LITTLE ROCK, Ark. – On any given weekday morning, in the back edit bay at KARK, you’ll find Lew Short.
But this isn’t where his news reel begins. Lew got his start in the mid-1960’s at KATV. Then in 1970, KARK hired him as a film processor. A couple years later, he was promoted to Vacation Relief Photographer, a chance to get out of the dark and capture moving pictures in living color.
“Lew was an outstanding photographer,” says Dave Woodman, Former KARK Anchor.
And management took notice. His temporary work behind the camera quickly led to a permanent position. Then in 1975, Lew received the role of a lifetime… Chief Photographer.
“You never doubted who was the boss. Lew was large and in charge,” says Chuck Maulden, Former KARK Photographer.
“I think the other news photographers who worked under him respected him. And he deserved that respect… a very talented man,” Woodman adds.
“He did a great job of hiring our photographers and scheduling the work and getting the great shots and telling the stories of Arkansas,” says Bob Steel, Former KARK News Director.
“Lew hired me in 1979. I was 22, right out of school. He was my first real boss,” Maulden continues.
Chuck Maulden still remembers his first week on the job covering the Capitol.
“I was right down in front of these senators and reps covering the story and I had Lew’s gear and was trying to change a battery and I was fishing around in his gear bag, unzipped the side pocket and three pair of bright white Hanes underwear fall out in front of God and everybody,” he says.
Lew lesson number one, always be packed and prepared for anything. But there were also Lew’s life lessons.
“To me Lew was very much like my dad, high on common sense, high on expectation, anything short of your best effort was met with a kind of gruffness,” Maulden recalls.
“You knew when you screwed up, but like my dad, there was a lot of mercy. He and his wife Lynn both, they treated us like their young kids. We just had a ton of fun together,” he says.
Sometimes at the Chief’s expense.
“He doesn’t like to be in front of the camera,” says Lynn Short, Lew’s Wife.
But behind it, Lew Short was KARK’s main anchor.
“He was our Chief Photographer and you went to Lew for everything and he took care of you,” Maulden says.
“Lew knew a lot of people. He had a lot of contacts,” says Woodman.
And most of them wore badges.
“I believe he was a frustrated policeman. He wanted to be a policeman and that was one of his ways that he could be around law enforcement, plus all of the ones that he was around were wonderful people,” Lynn Short adds.
“I think Lew slept with a scanner in those days. He probably still does,” Maulden says.
“When the police changed their tone of voice, he would wake up and see what it was and immediately jump up and put his clothes on and leave,” recalls Lynn.
“I remember Lew being one of the most fearless people I’d ever met. He and Gene Stewart, God rest his soul, would go on any dangerous assignment. It wouldn’t matter what it was, shots fired, chemical spills, inmates on the loose, Lew and Gene went in with cameras blazing,” says Maulden.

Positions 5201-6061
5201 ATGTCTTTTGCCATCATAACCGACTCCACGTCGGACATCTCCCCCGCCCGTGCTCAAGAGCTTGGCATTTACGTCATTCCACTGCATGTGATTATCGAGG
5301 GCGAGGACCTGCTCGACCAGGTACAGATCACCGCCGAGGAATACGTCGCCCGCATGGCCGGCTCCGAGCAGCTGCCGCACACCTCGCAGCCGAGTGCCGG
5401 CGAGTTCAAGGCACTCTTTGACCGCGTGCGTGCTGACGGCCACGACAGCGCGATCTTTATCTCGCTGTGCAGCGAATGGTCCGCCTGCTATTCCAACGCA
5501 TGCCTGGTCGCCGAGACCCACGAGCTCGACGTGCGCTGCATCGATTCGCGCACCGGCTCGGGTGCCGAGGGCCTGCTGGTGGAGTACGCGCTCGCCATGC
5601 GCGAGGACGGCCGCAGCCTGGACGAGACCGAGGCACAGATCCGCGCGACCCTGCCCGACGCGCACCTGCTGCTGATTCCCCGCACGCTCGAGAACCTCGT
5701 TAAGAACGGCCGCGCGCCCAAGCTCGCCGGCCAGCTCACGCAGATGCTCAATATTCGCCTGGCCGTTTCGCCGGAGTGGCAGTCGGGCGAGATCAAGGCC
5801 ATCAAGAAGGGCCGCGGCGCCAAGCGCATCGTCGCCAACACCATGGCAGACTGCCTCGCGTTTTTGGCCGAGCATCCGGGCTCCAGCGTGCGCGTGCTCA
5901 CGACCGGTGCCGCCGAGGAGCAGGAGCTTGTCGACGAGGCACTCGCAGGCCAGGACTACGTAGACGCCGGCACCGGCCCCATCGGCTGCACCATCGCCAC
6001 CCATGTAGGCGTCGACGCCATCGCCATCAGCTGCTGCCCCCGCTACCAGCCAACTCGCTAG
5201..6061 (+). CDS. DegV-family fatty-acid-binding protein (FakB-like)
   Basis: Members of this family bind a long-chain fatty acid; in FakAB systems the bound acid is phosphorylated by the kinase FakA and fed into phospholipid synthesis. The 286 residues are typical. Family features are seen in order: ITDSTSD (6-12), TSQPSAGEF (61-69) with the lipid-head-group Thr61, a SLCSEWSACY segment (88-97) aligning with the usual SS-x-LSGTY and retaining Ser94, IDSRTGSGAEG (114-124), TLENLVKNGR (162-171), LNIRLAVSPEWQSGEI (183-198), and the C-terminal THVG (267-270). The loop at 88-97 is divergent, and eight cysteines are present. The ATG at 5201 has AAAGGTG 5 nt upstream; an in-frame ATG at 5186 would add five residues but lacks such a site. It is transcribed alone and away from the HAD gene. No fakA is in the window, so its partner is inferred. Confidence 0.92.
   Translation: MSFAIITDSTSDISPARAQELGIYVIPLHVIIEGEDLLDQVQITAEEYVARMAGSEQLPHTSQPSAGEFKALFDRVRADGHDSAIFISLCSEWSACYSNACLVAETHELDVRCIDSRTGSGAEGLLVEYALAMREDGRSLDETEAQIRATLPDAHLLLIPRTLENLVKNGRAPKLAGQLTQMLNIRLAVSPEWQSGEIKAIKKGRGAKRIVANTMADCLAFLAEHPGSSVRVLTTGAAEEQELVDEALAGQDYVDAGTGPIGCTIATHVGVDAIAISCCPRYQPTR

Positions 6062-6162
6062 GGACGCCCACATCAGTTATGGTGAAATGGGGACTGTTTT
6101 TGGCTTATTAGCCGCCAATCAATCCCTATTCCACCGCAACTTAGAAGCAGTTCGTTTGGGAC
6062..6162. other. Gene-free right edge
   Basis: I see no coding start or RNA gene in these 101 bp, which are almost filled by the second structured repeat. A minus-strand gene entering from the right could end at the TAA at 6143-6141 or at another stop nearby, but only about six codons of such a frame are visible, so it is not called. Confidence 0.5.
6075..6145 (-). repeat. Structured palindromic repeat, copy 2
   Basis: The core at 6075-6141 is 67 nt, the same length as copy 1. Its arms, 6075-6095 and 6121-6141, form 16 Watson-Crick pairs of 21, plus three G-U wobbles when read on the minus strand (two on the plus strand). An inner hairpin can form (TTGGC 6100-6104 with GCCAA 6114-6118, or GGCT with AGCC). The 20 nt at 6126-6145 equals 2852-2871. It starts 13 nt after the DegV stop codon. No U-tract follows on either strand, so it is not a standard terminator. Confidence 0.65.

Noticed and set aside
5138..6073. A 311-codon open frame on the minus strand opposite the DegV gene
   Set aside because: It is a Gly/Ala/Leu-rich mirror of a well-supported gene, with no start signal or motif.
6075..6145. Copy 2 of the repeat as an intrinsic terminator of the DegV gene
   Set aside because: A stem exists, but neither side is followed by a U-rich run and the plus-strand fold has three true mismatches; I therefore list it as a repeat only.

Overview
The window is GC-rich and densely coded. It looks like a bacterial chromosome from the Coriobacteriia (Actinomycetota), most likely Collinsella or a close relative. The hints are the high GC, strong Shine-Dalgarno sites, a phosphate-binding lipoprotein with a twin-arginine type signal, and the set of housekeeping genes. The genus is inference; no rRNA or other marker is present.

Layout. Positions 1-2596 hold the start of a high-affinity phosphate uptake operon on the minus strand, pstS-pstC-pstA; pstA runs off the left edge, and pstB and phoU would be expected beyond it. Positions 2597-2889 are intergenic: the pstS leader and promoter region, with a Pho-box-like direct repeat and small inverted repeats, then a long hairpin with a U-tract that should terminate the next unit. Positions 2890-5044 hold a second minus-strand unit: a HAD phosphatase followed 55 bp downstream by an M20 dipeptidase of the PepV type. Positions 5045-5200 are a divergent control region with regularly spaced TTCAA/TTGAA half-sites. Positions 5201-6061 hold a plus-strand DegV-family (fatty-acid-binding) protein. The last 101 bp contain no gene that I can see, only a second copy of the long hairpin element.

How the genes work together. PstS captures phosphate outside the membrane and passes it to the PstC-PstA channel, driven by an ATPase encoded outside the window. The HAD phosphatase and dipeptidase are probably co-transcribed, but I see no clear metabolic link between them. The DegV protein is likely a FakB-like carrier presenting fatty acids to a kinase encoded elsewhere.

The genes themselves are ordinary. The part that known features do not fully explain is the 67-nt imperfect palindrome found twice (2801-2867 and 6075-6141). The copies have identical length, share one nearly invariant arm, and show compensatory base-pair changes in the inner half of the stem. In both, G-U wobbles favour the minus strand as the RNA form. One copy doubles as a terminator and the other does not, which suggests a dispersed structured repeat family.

And then there was the time when Arkansas was on the brink of a nuclear disaster at the Titan II missile complex in Damascus… where Lew stood on the front lines.
“When the door came off, it went the opposite way of where Lewis and all the photographers were. And if it had-a gone towards them, it’d probably have hit all of them,” Lynn says.
He escaped the missiles in 1980, but not the 250-pound high school football player in 2001.
“He was looking through the lens of the camera and didn’t see the running back coming straight at him,” Woodman explains.
But in true Lew fashion…
“He got the shot of the guy who hit him,” says Woodman.
And the camera never hit the ground. Unfortunately, Lew did… and hard.
“The result was a broken leg,” Woodman says.
It ended up permanently sidelining his career as a photographer, which brings us back to the back edit bay, where, since 2002, Lew has been the morning show editor.
“Lew has the ideal job now. He goes to work at 3 o’clock in the morning and gets off at noon and goes and plays golf,” Woodman says.
But before his tee time, it’s news time, stories need to be edited, so here sits Lew Short… a giant in Arkansas TV news.
“I don’t really think that the photography or the photojournalism or the technology would be anywhere near where it is today without Lew’s part in it,” says Dana Dussing Berry, Former KARK Anchor.
“He’s like the Energizer Bunny, he just keeps on going and going and going… He’s a big part of Little Rock’s broadcasting history. He’s a legend. We will always remember Lew. He’s just unforgettable,” Maulden says.
“I don’t know of anybody else that loves his job more than he did, but he’s one of a kind,” Lynn continues.
“He didn’t just work for Channel 4. He was Channel 4,” Woodman adds.
And still is. A KARK legend who continues to write and edit his own legacy.